John’s wife, Beth (IED, ’94), has had a long teaching career in special education. She is a National Board-Certified Teacher, and she now works as an instructional coach and special education teacher at Liberty High School in North Liberty, Iowa.
Al was an educator in every facet of his life, whether formally or informally. He loved to share his knowledge with other people – whether about tests and predictive validity or trees and plants. This also included fun educational activities with his grandchildren, like teaching them how to make maple syrup.
His devotion to his family and his career was strong, and Al never sacrificed one for the other. He juggled a productive and prolific career as a scholar, professor, and entrepreneur with a deep devotion to family, neighbors, colleagues, and friends. His family often marveled at how little sleep he needed. The only time he closed his office door, they say, was later in his career when he would do a power nap, literally under his desk.
Al distinguished himself outside of the field of education as well. John shares that his Dad had humble beginnings as the son of a tenant farmer with six kids.
Sally says, “His parents both valued education in spite of the fact that they…" John finishes the sentence, “….didn’t have much of their own.”
Drafted into the Army in 1942, Al was decorated with the Bronze Star and the French Croix de Guerre for his service as battery commander of the Third Army in World War II.
“He was humble about his service awards and all awards he received,” John says. “He was a reluctant participant in the war and almost never talked about it, but still his approach was to be the best officer he could be.”
After the war, he came back to school at the University of Iowa, obtaining his Ph.D. Though John says his Dad expected to stay just long enough to get a degree and go somewhere else, he accepted a position as professor of Educational Psychology and Measurement in 1949 and he and his wife, Wilfreda, put down deep roots in the Iowa City community, raising five children here.
Al eventually served as director of Iowa Basic Skills Testing Programs and chief editor of the Iowa Test of Basic Skills until 1987 when he retired to his family, friends, and his love of gardening for the next 20 years. During those decades, they had literally hundreds of colleagues, former students, and neighbors visit their property. Al was involved with countless charities and he and his wife helped create Project GREEN. He had 17 grandchildren at the time he passed away.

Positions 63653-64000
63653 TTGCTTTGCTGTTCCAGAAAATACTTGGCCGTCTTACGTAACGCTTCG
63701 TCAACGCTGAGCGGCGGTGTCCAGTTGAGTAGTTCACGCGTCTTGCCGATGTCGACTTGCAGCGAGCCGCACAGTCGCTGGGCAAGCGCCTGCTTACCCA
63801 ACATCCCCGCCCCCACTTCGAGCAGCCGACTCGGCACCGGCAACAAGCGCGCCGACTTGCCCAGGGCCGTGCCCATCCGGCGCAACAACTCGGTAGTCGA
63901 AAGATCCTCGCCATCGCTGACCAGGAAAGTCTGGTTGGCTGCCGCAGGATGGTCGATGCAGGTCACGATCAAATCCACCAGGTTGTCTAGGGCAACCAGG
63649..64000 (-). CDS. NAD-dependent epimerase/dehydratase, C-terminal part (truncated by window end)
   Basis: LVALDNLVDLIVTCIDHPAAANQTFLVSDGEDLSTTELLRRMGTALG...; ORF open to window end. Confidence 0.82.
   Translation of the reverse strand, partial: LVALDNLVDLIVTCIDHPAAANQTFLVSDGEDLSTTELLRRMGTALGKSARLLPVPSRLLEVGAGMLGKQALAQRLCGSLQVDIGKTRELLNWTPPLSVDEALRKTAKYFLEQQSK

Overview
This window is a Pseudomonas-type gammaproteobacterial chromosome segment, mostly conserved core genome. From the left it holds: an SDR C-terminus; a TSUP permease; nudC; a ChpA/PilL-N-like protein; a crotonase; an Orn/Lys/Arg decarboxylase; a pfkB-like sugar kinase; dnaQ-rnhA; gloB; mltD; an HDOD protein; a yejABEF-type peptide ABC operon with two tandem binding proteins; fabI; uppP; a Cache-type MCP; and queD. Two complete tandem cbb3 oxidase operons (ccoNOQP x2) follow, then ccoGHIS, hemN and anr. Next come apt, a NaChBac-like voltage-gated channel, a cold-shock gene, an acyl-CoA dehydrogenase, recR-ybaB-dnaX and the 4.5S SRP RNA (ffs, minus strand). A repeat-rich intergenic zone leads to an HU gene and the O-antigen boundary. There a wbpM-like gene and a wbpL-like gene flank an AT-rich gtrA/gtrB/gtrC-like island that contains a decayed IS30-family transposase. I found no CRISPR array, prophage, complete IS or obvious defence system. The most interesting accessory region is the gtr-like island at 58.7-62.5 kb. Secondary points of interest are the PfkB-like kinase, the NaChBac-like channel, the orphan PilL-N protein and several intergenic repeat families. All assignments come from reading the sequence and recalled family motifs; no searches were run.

Though Al would be honored and happy to know of the gift to the college in his name, Sally says he wouldn’t have wanted anyone to make a fuss about it or formally recognize him. Knowing that it was helping students would be gift enough, his family says.
While it has been many years since Al walked the halls of the College of Education, his impact will reverberate for generations to come. The family gift in his name will ensure students continue to have access to educational opportunities, fueling future innovations in education.
“It’s something that will always be needed, no matter how many machines we have and no matter how many iPads, we’re always going to have to be an educated population,” Sally says, “and whatever we can do to further that, the better off we’ll all be…Helping people, especially students, was always his priority.”
IMRF pledges major renovation gift in Hieronymus’ honor
In honor of Al Hieronymus’ contributions to the college and to Iowa Testing Programs, the Iowa Measurement Research Foundation (IMRF) has pledged a donation to assist the college’s upcoming renovation projects.
In addition to the many accomplishments noted in the family story, Hieronymus was instrumental in establishing IMRF, which was founded in 1970 to advance and extend knowledge and practice in the field of educational measurement. This is accomplished by providing financial assistance to the University of Iowa, the College of Education, and Iowa Testing Programs. The IMRF continues to actively support students, staff, and faculty in the college.